Unit 4 - More Local Characters

One  man that the village had a lot of respect for was Humphrey Owen,  Draenogau Bach.  He worked quite a lot with the horse  and cart  and  before the Council had the lorry to take  the  rubbish away, Humphrey Owen did the job and as there were only dry lavatories then he also emptied them.  The buckets were put out in  the village  and  he also had to go to Soar.  He took  his  load  and dumped  it in the traeth opposite Draenogau, and today old bottles and  cans can be seen with other rubbish where he used to  dump them  in the holes 50 years or so ago.  Humphrey  Owen  did  the funerals as well as there was no motor hearse then only one  that could be drawn with a horse.  They kept the hearse on top of  the hill near Capel Graig, where Mr. Campell keeps his car now.   He carried the coal for the co-op and cattle feed for the  farms as well, and for years generations of children thought the world  of Humphrey Owen, as you never saw him coming through the  village without  a  load of children singing away - he  was  their  hero.  Nearly  all  the  land around the village belonged  to  the Cefn Trefor  Bach estate but in 1921 it was sold in small parcels and before  then it was owned by Edmund Roberts, a very busy  man  who was well liked in the Parish.  He was a big chapel man, a Wesleyan; he  played the organ in Soar and was also the  Secretary  or treasurer.  He built Tremeifion but before that he lived in Cefntrefor Bach. (it is Cefntrefor Bach not Isa on the old maps.)

It was Nelta Roberts' father who built Bronwylfa, before that they lived  in `Angorfa' next door to Trefor Place, he was a Sea  Captain and he lost his life during the first World War.  Bryn  Awel was  the Wesleyan Minister's house and before that they  lived  in Brontrefor  and  they  had a path that came out  by  Meirion  and Rhiannon's bungalow (there was no bungalow there then and no trees and it was called `private field' as Edmund Roberts, Cefntrefor Bach had  given permission to the Ministers to come through the  field, but he did not want other people to use it.  In the back of Capel y  Graig, Willie Wiliams, the shoemaker bought land from  Ty  Mawr and built the Bungalow that is now called `Ceinfro' - this was in the early twenties and it was then an old Army Hut but he made  a lot  of alterations to it.  `Trem-y-Wyddfa' was known  as  Snowdon View and Jonathan Parry lived there - he was a very good gardener and  we  always  bought potatoes from him.  He used  to  give  us apples  that had fallen off the trees and Mrs. Parry,  his  wife, was  very  well  known, as  people who  sufferd  with  `Shingles' (eryr)  went to her and she spat on it.  They did say  she  could cure it as she had eaten an eagle at one time.  I heard my mother saying about the people she had cured.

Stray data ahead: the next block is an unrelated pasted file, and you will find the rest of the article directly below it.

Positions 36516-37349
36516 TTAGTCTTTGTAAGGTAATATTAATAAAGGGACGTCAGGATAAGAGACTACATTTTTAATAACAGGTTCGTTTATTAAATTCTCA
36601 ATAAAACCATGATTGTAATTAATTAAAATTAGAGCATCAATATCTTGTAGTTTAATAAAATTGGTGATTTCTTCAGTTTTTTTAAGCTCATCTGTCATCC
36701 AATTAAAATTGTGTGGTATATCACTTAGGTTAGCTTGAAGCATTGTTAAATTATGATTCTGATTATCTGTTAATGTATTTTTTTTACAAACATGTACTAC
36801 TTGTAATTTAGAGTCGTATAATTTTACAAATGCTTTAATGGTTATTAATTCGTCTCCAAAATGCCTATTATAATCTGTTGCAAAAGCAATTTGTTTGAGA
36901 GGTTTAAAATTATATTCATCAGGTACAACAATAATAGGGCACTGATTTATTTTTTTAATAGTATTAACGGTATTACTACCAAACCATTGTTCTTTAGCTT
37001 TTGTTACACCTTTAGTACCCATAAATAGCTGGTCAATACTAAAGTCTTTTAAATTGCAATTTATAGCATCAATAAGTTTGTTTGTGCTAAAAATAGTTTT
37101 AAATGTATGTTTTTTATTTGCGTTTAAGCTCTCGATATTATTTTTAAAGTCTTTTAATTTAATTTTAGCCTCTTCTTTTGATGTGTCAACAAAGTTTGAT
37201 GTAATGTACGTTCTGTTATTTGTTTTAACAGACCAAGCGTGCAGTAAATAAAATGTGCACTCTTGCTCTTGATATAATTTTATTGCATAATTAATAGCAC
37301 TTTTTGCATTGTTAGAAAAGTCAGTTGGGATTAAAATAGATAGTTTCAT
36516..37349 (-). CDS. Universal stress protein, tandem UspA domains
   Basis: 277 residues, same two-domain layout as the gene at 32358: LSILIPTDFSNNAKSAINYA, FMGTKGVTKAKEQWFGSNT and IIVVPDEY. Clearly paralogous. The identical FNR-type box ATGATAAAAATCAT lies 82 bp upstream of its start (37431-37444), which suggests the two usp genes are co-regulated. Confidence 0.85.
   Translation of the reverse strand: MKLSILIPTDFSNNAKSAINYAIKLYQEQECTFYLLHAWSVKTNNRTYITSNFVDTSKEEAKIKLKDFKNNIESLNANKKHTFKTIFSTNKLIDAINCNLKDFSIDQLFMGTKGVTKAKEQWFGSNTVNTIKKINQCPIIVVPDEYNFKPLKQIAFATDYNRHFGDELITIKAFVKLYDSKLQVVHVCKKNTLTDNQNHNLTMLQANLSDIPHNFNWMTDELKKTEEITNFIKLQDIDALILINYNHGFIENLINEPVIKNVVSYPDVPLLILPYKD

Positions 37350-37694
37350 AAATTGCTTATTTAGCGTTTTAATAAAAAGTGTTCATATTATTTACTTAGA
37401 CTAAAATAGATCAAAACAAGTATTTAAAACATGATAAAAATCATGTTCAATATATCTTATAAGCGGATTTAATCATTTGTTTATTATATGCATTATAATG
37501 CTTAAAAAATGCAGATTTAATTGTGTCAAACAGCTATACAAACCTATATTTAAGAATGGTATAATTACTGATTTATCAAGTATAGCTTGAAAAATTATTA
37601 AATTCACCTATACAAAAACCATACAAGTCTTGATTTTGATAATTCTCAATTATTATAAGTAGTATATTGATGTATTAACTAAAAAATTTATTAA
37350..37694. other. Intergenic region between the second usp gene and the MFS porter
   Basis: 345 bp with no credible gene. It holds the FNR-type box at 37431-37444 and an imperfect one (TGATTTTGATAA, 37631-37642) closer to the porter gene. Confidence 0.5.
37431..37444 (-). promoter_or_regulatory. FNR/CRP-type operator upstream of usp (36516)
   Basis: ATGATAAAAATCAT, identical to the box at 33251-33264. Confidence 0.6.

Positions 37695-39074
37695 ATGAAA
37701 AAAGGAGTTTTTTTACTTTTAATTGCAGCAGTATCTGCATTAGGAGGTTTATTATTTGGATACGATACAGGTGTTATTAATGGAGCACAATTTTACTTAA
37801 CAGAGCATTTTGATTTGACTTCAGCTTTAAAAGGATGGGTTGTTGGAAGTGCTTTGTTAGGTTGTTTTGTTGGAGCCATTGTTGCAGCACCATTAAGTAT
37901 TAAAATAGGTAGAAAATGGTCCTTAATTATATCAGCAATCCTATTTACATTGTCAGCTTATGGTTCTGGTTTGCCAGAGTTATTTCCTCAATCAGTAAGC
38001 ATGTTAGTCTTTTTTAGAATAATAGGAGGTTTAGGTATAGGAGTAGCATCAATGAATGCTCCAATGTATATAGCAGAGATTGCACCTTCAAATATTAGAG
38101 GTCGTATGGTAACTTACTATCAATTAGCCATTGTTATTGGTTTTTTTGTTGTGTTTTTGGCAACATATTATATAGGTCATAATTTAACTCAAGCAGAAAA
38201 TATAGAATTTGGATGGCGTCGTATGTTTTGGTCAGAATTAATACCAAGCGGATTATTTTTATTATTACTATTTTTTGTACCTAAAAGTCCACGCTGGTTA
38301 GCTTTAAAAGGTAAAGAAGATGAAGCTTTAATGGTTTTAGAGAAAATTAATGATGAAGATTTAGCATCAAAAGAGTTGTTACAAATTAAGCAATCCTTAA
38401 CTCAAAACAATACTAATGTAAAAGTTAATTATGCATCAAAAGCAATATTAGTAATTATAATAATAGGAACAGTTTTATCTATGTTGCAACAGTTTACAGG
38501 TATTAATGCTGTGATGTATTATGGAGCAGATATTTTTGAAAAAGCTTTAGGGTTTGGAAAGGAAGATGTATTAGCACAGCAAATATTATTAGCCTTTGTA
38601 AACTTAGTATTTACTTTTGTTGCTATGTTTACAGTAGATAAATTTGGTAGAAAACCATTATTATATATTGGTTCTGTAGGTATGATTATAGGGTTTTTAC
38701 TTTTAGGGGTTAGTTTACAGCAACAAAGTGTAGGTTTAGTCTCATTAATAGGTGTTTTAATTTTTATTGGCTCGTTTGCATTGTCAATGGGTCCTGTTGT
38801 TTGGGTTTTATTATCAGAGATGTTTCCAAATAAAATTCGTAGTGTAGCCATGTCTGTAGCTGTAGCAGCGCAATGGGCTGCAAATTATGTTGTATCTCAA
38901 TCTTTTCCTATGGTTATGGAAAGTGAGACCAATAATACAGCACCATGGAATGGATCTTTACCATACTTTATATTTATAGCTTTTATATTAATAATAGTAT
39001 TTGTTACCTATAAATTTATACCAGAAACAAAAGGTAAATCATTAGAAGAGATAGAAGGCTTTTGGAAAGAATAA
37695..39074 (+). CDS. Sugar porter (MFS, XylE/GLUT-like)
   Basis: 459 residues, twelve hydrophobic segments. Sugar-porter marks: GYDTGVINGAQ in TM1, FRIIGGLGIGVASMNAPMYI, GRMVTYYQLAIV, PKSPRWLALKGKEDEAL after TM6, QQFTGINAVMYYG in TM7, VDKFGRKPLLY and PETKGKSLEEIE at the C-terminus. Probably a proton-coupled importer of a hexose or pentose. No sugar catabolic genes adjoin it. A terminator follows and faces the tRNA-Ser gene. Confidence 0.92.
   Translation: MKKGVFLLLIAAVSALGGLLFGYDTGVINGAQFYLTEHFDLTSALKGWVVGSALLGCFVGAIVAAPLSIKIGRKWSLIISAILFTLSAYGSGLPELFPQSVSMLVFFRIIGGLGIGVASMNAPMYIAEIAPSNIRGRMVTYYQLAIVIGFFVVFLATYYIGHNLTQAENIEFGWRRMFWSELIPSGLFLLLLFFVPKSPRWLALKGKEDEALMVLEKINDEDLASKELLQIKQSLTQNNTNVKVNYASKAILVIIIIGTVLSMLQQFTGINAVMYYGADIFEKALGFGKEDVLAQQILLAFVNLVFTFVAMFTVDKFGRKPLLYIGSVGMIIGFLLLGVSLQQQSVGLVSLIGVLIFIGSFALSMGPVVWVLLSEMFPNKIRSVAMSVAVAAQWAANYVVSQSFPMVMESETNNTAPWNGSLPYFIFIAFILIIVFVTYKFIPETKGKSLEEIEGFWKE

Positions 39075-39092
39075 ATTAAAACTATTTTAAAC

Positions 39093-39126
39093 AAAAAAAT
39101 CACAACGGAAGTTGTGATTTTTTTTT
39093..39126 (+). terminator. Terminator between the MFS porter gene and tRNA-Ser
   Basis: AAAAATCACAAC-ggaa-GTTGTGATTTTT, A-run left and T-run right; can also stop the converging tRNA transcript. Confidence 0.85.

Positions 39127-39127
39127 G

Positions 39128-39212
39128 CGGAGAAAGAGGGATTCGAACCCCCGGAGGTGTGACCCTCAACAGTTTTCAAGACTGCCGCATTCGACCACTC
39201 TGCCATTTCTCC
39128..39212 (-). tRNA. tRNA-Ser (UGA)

Our station master during the first World War was Mr. Pritchard, he  had one son Stanley, he had lost his life in the war.  Mrs. North was his housekeeper.  There was always a porter in the station  and the gates to the traeth were locked from the  signal box on the platform and if the farmers wanted to go through  they had  to shout `gates' from the road.  The police used to come  to the  village  from Penrhyn and Harlech and they met on  the  Glyn Bridge  once  a month.  They came on their bicycles.   One  man I should mention was Evan Williams, Maescaerau, he could handle the big axe and  he used to swing the axe when he was cutting the  big oak  trees down in the Gelli and I can remember we had  our  sack ready for the chips for the fire.